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NY Health Data Draws Journalists, Researchers and Coders

BY Miranda Neubauer | Tuesday, December 17 2013

New York transparency advocates are praising the state's leadership role in making health data accessible as the New York State Department of Health is organizing a health-data focused Codeathon later this week. Read More

WeGov

Can Do-It-Yourself Biology Change Science or Save a Life?

BY Carola Frediani | Friday, December 13 2013

Taking the lab home. (Credit: Z33 art centre, Hasselt/flickr)

They are rebels with a cause, fighting for open science. Each of them do it in their own way. Still, they all have a common goal: to change the way in which science is practiced, the way its results are distributed and even who gets to participate. It’s a loose movement made up of a new breed of scientists such as the Italian veterinary virologist Ilaria Capua, who challenged the World Health Organization’s policies on sharing data and created a global consortium of scientists who sought to foster international sharing of avian influenza data. Capua’s stand was an act of rebellion against institutional science, a victory for open biology and the start of a new type of scientific research enabled by the Internet and ICT tools, through which international cooperation could be reached by online data sharing. And yes, it was a way of hacking biology.

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Updated Guidelines Encourage Federal Agencies to Publish "License-Free" Data

BY Miranda Neubauer | Thursday, December 12 2013

A group of open government advocates and advocacy organizations have come together to issue updated guidance on how federal agencies can make their documents available in an open and accessible way, seeking to go beyond and clarify open data guidance that the Obama administration had published in May. Read More

WeGov

Can Open Data Improve Primary Education?

BY Susannah Vila | Thursday, December 12 2013

A primary school in Bajipura, India Credit: Flickr user nanubhai

According to the UN’s Millenium Development Goals website, primary education enrollment in developing regions reached 90 percent in 2010. And still, 123 million young people around the world lack basic reading and writing skills. Various efforts are underway to improve basic education. What role might open data play?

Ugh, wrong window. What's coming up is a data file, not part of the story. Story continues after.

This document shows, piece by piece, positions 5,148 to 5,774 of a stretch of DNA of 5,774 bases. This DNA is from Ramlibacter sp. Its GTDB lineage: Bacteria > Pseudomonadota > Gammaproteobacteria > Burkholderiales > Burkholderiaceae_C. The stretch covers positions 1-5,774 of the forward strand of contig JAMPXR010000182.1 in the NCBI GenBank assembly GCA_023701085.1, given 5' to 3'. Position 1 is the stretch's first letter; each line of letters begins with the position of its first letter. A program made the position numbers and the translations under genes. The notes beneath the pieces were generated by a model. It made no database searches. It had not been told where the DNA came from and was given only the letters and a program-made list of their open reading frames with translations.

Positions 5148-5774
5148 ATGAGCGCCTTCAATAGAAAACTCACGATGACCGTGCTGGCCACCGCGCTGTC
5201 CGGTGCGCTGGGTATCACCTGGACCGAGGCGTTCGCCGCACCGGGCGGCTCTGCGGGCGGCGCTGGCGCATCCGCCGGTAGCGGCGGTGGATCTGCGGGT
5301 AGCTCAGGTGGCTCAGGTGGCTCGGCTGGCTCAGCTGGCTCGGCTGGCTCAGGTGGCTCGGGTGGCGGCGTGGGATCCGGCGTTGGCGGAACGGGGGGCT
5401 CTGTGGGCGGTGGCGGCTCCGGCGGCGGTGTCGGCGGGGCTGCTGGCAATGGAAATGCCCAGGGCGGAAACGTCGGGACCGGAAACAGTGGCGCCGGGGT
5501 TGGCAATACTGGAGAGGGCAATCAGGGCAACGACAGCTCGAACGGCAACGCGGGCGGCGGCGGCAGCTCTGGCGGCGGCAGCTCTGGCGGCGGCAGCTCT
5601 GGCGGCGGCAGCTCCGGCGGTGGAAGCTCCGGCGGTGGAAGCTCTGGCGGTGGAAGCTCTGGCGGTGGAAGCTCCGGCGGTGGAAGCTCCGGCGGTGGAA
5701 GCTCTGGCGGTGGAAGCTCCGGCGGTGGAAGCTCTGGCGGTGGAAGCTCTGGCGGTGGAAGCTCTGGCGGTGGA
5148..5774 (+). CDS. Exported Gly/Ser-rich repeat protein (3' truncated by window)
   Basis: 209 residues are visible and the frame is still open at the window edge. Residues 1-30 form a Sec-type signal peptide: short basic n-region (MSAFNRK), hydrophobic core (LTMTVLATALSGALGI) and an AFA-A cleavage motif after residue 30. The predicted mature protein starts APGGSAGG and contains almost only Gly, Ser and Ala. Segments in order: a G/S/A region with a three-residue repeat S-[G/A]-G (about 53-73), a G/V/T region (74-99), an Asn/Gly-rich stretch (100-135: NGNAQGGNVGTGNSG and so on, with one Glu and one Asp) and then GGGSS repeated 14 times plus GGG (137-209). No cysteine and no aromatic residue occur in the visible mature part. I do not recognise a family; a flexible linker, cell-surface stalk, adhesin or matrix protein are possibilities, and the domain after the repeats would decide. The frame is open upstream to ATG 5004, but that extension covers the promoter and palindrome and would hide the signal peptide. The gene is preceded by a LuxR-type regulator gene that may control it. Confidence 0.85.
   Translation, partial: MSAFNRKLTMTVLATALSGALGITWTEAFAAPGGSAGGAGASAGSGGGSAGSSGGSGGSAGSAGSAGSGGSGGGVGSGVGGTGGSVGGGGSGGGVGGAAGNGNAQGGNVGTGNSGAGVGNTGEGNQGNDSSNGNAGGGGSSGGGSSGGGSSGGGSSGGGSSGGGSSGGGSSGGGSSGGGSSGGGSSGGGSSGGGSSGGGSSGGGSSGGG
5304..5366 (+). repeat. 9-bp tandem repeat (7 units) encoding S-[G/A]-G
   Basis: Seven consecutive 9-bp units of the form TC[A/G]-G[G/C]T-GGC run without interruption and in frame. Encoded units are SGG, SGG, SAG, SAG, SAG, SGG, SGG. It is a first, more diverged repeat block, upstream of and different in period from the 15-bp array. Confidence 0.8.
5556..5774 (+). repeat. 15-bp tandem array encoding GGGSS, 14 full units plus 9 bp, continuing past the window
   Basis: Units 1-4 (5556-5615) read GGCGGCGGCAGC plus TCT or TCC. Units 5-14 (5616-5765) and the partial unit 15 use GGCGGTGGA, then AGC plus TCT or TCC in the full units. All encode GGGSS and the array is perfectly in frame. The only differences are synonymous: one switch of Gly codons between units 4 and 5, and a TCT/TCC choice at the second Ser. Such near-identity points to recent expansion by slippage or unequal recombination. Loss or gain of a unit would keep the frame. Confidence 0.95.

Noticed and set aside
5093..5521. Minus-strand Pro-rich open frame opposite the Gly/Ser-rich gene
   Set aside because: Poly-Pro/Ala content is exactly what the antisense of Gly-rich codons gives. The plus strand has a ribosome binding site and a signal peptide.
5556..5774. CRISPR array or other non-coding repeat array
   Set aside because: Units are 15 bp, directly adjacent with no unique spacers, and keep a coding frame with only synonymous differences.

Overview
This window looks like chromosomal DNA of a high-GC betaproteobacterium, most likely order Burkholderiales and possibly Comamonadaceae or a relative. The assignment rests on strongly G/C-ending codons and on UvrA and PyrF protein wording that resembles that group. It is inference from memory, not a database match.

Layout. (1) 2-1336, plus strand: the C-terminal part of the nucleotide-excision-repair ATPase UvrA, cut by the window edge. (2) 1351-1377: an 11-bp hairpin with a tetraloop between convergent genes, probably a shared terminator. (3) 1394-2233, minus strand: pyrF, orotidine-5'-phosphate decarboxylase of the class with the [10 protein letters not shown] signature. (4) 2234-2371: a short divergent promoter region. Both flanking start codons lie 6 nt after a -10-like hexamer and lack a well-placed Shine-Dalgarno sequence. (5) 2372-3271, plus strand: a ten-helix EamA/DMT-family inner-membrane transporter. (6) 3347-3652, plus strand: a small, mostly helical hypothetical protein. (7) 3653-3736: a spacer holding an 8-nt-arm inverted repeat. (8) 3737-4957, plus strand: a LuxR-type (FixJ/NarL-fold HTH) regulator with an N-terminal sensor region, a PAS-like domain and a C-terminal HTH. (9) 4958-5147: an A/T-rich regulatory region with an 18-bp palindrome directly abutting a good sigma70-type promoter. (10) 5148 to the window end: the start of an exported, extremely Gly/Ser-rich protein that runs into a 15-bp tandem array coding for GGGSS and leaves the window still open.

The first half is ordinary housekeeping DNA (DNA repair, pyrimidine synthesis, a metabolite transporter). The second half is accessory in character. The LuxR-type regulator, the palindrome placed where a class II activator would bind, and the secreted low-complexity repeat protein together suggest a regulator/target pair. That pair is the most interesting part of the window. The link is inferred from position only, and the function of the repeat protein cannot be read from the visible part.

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First POST: Intellectuals

BY Micah L. Sifry | Thursday, December 12 2013

Why you should get off Facebook; where the women tech intellectuals are at; the PCCC gets poked and prodded; NYC's police crime data policy gets stopped and frisked; and much, much more. Read More

WeGov

Buenos Aires, A Pocket of Civic Innovation in Argentina

BY Rebecca Chao | Tuesday, December 10 2013

Last week, Buenos Aires' Open Government launched an interactive timeline of its 100-year-old subway sytem (Credit: Screenshot)

In only a few years, the government, civil society and media in Buenos Aires have actively embraced open data. The Buenos Aires city government has been publishing data under a creative commons license and encouraging civic innovation through hackathons. NGOs have launched a number of tech-driven tools and Argentina's second largest newspaper, La Nación, has published several hard-hitting data journalism projects. The result is a fledgling but flourishing open data culture in Buenos Aires, in a country that has not yet adopted a freedom of information law. Read More

For Transparency Advocates, NYPD Crime Map is Just A Starting Point

BY Miranda Neubauer | Tuesday, December 10 2013

Murder rate per population of 1,000 (NYPD Crime Map)

The NYPD on Sunday released a map showing the locations of major felony incidents such as murders, rape, grand larceny and robbery within the past two years, but transparency advocates say that the new map is just a ... Read More

WeGov

In Ottawa, Open Data App Competition Mysteriously Disappears

BY Jessica McKenzie | Wednesday, December 4 2013

Traffic jam (Flickr/MSVG)

Shortly after the city of Ottawa released their new smartphone traffic navigation app in mid-November, the negative reviews started to pour in: users reported bugs logging in and bemoaned a lack of features. It was a disappointing product all around, but especially so when one considered that it cost the city roughly $95,000. Then the Ottawa Citizen revealed that the city had considered sponsoring an open data competition, but ultimately chose to give the massive contract to a Toronto company.

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New Knight Report Maps Growing Civic Tech Ecosystem

BY Micah L. Sifry | Wednesday, December 4 2013

Investor networks in civic tech, per Knight Foundation report

The Knight Foundation has released a fascinating and valuable, if incomplete, report on "The Emergence of Civic Tech: Investments in a Growing Field." It's the first major effort I've seen to define and map this growing space, and covers 209 companies that have received funding since 2011 in its purview. Read More

NYC Unveils Sandy Funding Tracking Portal Amid Calls for Transparency

BY Miranda Neubauer | Tuesday, December 3 2013

New York City on Monday unveiled the first iteration of an online platform designed to track the city's dissemination of federal disaster recovery and resilience funds in connection with the aftermath from Superstorm Sandy. While advocates expressed concerns that not enough of the data was available in a disaggregated, accessible and downloadable format, city officials told techPresident they are working to make as much underlying data available as they could through New York City's Open Data portal. Read More